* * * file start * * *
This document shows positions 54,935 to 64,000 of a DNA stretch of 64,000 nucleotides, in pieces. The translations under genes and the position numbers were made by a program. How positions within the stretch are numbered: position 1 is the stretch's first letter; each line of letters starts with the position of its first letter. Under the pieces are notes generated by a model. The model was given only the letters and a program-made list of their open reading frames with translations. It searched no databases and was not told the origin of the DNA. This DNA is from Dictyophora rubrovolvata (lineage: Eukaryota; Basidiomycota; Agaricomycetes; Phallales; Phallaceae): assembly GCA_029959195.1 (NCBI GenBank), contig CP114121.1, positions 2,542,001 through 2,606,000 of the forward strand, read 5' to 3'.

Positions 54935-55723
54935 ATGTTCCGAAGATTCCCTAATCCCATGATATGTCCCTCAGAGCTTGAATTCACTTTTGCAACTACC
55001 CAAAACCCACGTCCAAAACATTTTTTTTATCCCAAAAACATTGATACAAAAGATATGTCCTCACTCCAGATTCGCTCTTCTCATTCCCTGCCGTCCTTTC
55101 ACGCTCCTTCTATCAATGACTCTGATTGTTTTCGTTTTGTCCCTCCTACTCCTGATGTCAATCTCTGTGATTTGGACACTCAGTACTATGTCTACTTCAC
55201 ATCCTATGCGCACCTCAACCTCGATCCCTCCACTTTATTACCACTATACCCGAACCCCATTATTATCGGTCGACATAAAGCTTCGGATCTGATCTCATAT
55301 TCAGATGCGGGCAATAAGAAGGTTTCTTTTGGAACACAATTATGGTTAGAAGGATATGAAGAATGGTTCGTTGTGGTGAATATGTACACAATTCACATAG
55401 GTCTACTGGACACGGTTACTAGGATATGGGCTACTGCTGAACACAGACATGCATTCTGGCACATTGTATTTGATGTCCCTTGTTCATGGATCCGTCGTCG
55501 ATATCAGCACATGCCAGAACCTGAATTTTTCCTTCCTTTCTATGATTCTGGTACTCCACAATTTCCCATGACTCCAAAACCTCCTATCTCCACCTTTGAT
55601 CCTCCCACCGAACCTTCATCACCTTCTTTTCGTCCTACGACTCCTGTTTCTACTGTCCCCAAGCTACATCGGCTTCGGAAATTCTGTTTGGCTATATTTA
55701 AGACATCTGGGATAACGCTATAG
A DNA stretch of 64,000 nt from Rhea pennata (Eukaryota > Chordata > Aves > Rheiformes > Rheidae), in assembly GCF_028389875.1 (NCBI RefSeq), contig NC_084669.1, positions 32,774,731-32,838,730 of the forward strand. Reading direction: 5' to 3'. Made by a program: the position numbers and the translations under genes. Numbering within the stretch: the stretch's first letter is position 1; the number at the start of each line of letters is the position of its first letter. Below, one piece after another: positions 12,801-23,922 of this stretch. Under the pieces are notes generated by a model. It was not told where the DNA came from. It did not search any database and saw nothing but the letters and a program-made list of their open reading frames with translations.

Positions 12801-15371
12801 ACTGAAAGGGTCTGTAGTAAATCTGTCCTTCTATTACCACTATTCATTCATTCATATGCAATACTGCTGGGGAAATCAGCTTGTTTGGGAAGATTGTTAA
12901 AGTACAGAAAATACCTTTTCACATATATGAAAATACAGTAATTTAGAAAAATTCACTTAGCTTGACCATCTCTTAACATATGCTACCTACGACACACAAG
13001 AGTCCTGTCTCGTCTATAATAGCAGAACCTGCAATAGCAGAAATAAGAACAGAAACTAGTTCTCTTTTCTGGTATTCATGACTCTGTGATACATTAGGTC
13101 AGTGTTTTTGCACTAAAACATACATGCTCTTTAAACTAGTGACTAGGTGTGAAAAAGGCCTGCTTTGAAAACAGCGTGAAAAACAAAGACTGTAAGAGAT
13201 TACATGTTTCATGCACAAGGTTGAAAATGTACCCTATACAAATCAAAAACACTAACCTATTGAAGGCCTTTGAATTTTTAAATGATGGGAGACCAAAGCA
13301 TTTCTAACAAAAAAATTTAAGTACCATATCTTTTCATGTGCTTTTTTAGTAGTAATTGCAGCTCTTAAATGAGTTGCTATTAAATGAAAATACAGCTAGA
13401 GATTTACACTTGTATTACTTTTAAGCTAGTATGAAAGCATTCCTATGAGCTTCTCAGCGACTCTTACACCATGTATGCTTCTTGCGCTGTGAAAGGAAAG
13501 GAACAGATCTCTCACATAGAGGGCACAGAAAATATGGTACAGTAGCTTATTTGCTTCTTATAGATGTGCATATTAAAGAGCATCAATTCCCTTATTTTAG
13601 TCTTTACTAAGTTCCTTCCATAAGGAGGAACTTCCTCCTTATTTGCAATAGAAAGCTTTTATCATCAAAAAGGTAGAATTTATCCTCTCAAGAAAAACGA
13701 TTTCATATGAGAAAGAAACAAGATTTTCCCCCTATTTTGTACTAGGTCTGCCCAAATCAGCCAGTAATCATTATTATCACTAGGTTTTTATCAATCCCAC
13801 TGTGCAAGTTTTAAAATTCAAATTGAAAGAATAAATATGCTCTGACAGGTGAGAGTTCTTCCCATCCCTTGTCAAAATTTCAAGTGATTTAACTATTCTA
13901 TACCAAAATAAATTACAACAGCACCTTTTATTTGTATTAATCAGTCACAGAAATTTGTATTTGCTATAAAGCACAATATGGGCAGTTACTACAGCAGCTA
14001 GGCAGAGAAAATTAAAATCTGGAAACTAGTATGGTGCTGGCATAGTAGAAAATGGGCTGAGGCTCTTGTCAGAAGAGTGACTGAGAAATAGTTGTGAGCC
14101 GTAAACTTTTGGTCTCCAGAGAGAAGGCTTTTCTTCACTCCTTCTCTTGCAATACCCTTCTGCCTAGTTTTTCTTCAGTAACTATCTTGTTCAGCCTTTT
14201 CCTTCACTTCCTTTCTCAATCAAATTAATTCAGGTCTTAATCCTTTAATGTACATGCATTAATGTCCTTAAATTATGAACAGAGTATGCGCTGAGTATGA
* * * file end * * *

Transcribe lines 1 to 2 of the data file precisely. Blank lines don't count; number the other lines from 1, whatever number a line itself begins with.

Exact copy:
This document shows positions 54,935 to 64,000 of a DNA stretch of 64,000 nucleotides, in pieces. The translations under genes and the position numbers were made by a program. How positions within the stretch are numbered: position 1 is the stretch's first letter; each line of letters starts with the position of its first letter. Under the pieces are notes generated by a model. The model was given only the letters and a program-made list of their open reading frames with translations. It searched no databases and was not told the origin of the DNA. This DNA is from Dictyophora rubrovolvata (lineage: Eukaryota; Basidiomycota; Agaricomycetes; Phallales; Phallaceae): assembly GCA_029959195.1 (NCBI GenBank), contig CP114121.1, positions 2,542,001 through 2,606,000 of the forward strand, read 5' to 3'.

Positions 54935-55723